Editorial: Close lobbyist loophole in SC ethics law

August 4, 2013 

Lobbyists and lawmakers huddle in the lobby between the SC House and Senate chambers.

GERRY MELENDEZ — gmelendez@thestate.com Buy Photo

— AS IF THE General Assembly’s failure to overhaul the ethics rules for legislators and other elected officials weren’t bad enough, The State’s Jamie Self provides us with a fresh reminder of how insufficient our state’s lobbying law is.

Oh, the requirements and restrictions on registered lobbyists are pretty good. In fact, the no-cup-of-coffee rule, which prohibits registered lobbyists from buying anything for legislators, even a cup of coffee, remains the gold standard.

The problem isn’t what the law requires and limits; it’s who it applies to. Or doesn’t apply to.

It doesn’t apply to people who spend less than $500 a year lobbying, and the State Ethics Commission says salary isn’t counted toward that $500 threshold for people whose primary job isn’t lobbying. Even when their work is indistinguishable from that of lobbyists, as was the case in this year’s battle over sex-education programs in public schools, which pitted registered lobbyists who wanted to change the law against essentially unregistered lobbyists fighting to maintain the status quo. Even though the people who were not registered worked for organizations that stood to lose millions of dollars in tax funds if the law was changed.

The problem with letting people act like lobbyists without being treated like lobbyists goes beyond the fact that they and their employers don’t have to report what they spend on lobbying. Although that’s a significant problem.

State law also prohibits registered lobbyists from making campaign donations or working on campaigns — although some lobbyists always have gotten around that prohibition by unregistering at the end of the legislative session and reregistering in January. (The fact that the Legislature never has seen fit to close this loophole is still more evidence of how uninterested lawmakers long have been in making the law do what it claims to do.)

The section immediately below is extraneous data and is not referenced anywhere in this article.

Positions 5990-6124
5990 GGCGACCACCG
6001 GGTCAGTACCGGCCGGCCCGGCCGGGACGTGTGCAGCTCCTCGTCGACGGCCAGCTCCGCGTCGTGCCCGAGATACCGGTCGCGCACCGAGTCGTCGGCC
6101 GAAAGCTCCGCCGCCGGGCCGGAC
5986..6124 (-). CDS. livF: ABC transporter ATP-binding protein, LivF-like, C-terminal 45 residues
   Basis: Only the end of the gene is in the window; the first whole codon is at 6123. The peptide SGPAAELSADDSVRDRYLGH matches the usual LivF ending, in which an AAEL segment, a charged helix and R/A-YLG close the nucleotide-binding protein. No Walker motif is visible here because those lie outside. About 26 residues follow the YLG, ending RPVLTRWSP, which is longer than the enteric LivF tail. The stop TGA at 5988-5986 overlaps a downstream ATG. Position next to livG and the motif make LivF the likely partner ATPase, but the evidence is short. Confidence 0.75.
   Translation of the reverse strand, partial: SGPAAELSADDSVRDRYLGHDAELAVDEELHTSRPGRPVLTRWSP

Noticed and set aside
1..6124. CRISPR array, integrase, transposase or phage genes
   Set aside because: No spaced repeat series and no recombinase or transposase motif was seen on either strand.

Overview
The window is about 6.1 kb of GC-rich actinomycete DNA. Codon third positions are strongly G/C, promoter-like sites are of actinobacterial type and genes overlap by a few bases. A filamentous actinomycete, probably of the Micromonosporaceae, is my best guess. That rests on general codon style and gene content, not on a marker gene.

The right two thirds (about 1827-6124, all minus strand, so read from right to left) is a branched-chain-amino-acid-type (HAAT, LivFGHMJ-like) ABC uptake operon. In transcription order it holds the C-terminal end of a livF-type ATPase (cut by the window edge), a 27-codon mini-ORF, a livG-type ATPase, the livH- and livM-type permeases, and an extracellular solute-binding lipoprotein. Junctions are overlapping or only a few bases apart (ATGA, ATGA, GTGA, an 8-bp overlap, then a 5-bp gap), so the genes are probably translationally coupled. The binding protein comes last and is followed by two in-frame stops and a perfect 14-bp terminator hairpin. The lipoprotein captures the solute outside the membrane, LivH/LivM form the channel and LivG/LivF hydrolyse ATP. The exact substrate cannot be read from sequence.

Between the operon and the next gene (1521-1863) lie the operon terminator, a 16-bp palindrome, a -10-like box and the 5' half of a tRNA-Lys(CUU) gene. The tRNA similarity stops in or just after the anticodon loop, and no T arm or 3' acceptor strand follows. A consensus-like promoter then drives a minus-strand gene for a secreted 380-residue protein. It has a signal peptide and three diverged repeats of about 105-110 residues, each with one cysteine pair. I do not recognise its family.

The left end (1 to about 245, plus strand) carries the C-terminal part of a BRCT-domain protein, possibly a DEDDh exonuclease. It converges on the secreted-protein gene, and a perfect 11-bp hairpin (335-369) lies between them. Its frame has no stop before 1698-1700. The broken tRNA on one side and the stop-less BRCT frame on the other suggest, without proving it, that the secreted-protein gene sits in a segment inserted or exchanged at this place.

And that no-cup-of-coffee rule that prohibits lobbyists from spending any money on legislators also prohibits their employers from spending on individual legislators; they can only entertain whole groups, such as committees. If the people buttonholing legislators while their employers are paying their salary aren’t lobbyists, then they and their employers are free to wine and dine those legislators and shower them with gifts.

House leaders tried this year to close this loophole, but their proposal went way too far, by eliminating that $500 threshold and requiring anyone who speaks to legislators on behalf of anyone else to register as lobbyists, pay the $200 annual registration fee, file reports and accept the restrictions on their activities. That would have pulled in citizen-advocacy and other volunteer groups from the PTA to Little League parents, treating them the same as high-powered lobbyists for special interests that benefit directly and specifically from legislation.

For the most part, the $500 threshold makes sense. But when people are lobbying while they’re being paid, their pay needs to be counted toward the $500. There are other tweaks that would ensure that people who walk and talk and quack like lobbyists are treated like lobbyists, but simply making that one little change would go a long way toward injecting some honesty into the ethics law, and pulling paid advocacy out into the sunlight.

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